Wednesday, September 1, 2010


Why do we proclaim the Word to those who have not heard about it? 

Aren’t all the religions ways of salvation? 

Won’t the speaking about Jesus and trying to convert members of other religions to Christianity bring about resentment from other religious groups? 

In a country like India, should not Word Proclamation be understood in a wider perspective? 

Wasn’t the salvation brought by Jesus for the entire mankind? 

Some of these are the doubts and questions that have often been raised by people in connection with Proclaiming the Word. In this context, let us talk about the things that the Bible tells us in connection with the Word Proclamation. 

Jesus came to this world with the good news for the whole world. Informing the shepherds of the birth of Jesus, the angel said, “See, I am bringing you good news of great joy for all the people: to you is born this day in the city of David a Saviour, who is the Messiah, the Lord” (Lk 2:10-11). The coming of the Lord is meant for all. He is not the Saviour only of the Jews, but of the entire mankind. In the Gospel of Matthew we read of what this salvation consists of. “You are to name him Jesus, for he will save his people from their sins” (Mt 1:21). 

All people are in bondage to sin. There is a necessity for all to get releases from this bondage. The entire Bible testifies to this truth and this can be clearly seen in the description given by St. Paul in his Letter to the Romans. “We have already charged that all, both Jews and Greeks, are under the power of sin, as it is written: There is no one who is righteous, not even one; there is no one who has understanding, there is no one who seeks God. All have turned aside, together they have become worth-less; there is no one who shows kindness, there is not even one”(Rom3:9 12). 

The things that the apostle says commonly for all mankind are also true in the life of individuals. Those things are real in the life of each and every one of us. “I am the flesh, sold into slavery under sin. I do not underst-and my own actions. For I do not do what I want, but I do the very thing I hate. …I see in my members another law at war with the law of my mind, making me captive to the law of sin that dwells in my members. Wretched man that I am! Who will rescue me from this body of death? Thanks be to God through Jesus Christ our Lord” (Rom7:14-25).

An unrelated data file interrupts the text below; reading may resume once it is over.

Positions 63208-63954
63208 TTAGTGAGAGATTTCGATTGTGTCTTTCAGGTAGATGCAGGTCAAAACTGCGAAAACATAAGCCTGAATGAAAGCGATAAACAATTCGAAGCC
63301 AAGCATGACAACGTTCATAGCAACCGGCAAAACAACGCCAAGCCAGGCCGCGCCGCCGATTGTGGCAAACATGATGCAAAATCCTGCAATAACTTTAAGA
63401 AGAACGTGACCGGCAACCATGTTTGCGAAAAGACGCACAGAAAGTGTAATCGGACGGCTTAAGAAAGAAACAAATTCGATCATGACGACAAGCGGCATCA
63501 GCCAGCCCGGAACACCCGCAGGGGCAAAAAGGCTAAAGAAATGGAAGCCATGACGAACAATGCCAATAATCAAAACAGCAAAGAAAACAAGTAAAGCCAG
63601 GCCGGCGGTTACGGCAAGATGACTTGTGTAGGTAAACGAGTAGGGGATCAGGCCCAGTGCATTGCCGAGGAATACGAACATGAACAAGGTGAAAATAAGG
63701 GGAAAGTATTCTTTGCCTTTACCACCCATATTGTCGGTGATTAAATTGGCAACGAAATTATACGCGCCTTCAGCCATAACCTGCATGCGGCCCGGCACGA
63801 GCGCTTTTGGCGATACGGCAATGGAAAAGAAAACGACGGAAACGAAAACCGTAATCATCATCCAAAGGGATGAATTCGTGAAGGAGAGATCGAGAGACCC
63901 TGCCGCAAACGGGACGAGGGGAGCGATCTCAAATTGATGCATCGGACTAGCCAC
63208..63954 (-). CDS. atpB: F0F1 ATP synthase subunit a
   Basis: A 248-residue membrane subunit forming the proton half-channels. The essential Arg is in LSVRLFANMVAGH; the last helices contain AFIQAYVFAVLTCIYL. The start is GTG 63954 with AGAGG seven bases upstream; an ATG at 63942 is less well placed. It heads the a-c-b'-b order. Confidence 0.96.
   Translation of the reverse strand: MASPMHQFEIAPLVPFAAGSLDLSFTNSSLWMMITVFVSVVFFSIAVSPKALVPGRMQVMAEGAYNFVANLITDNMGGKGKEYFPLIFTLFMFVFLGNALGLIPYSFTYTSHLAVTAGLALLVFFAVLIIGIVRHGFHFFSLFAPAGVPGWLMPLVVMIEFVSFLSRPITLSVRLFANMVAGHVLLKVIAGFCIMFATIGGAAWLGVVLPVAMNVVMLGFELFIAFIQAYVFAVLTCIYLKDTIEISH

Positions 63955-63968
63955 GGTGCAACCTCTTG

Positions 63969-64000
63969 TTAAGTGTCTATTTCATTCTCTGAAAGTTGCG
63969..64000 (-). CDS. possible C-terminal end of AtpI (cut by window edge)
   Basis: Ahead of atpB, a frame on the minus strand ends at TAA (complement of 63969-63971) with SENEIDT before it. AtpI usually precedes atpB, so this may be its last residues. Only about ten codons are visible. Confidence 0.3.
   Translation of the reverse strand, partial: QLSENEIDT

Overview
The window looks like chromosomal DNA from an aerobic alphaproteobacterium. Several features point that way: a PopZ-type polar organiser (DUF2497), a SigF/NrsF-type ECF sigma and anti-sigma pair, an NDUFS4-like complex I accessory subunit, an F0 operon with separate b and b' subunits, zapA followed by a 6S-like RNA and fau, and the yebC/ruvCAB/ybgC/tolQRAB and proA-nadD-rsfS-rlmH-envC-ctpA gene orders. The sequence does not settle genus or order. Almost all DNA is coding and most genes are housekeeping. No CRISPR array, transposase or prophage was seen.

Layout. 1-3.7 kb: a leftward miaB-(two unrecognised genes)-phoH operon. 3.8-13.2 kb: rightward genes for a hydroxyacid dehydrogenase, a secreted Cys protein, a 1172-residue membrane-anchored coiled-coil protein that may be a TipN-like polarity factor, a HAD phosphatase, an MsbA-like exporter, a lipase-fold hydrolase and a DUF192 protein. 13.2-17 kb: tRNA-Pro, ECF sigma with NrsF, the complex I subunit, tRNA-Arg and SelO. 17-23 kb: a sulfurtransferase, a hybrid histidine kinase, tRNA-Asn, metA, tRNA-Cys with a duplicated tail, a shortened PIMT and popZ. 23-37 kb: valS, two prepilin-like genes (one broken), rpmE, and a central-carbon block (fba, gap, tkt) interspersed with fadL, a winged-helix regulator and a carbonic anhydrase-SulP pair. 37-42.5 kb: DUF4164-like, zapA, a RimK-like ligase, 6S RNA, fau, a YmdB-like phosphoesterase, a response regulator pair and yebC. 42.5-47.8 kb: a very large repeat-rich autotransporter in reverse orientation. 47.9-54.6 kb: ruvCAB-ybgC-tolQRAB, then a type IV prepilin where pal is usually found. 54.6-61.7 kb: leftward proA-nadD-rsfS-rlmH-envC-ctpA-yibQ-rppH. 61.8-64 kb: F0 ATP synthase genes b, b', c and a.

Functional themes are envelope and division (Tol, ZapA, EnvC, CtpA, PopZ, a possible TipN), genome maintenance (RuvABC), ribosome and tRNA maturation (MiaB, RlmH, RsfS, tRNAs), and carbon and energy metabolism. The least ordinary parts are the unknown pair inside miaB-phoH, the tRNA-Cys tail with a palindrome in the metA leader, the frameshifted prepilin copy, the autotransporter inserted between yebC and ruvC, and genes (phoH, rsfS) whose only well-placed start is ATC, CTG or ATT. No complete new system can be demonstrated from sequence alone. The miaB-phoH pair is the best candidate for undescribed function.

In his Letter to the Galatians St. Paul testifies how a person gets salvation through faith in Christ. “We know that a person is justified not by the works of the law but through faith in Jesus Christ” (Gal 2:16). 

On the first Pentecost Day, St. Peter told this for all the people: “Repent and be baptized every one of you in the name of Jesus Christ so that your sins may be forgiven; and you will receive the gift of the Holy Spirit” (Acts 2:38).

Making it clear that it is through Jesus that all the people will get salvation, St. Peter said, “There is salvation in no one else, for there is no other name under heaven given among mortals by which we must be saved” (Acts 4:12). The testimonies and teachings of the apostles remain the beacons for the Church. 

If the Church deviates from these teachings, she won’t be true to the teachings of the apostles. Some years ago the Blessed Pope John Paul II sent out an Encyclical entitled Dominus Iesus. Through that he, as the Head of the Catholic Church, was only reiterating to the Catholics the traditional belief of the Church, standing firm in the teaching of the Bible. It was not a comparative study of religions by a social scientist or a historian. It was simply a reiteration of the traditional Catholic faith. 

The Pope was only carrying out his religious responsibility by reiterating this tenet. At the same time the late Pope John Paul II was a scholar, who, accepting the findings of modern theology, constantly reminded people of the principles taught by the Second Vatican Council. In the various speeches made during his celebrated world tours, he reiterated these principles. After all, the primary mission of any Pope, obviously, is faithfully propagating the teachings of Jesus. 

After his passion, suffering and death, Jesus resurrected gloriously. He had selected a few of the apostles to continue with the mission he had initiated. “You will be my witnesses in Jerusalem, in all Judea and Samaria, and to the ends of the earth” (Acts 1:8). 

Jesus had reminded the apostles the things they had to do even before his ascension into heaven. “Go therefore and make disciples of all nations, baptizing them in the name of the Father and of the Son and of the Holy Spirit, and teaching them to obey everything that I have commanded you. And remember, I am with you always, to the end of the age” (Mt 28:19-20). 

By proclaiming the Word, the Church is simply carrying out the instructions that the Lord had given. The things we read in the Gospel of Matthew are repeated in the Gospel of Mark.

“He said to them, ‘Go into all the world and proclaim the good news to the whole creation. The one who believes and is baptized will be saved; but the one who does not believe will be condemned” (Mk 16:15-16). 

Following these instructions given by the Lord, “they went out and proclaimed the good news everywhere, while the Lord worked with them and confirmed the message by the signs that accompanied it” (Mk 16:20). 

Proclaiming the Word has been something that Church has been carrying out since the time of the apostles. The Church has the right to continue with it until the Second Coming of Christ.

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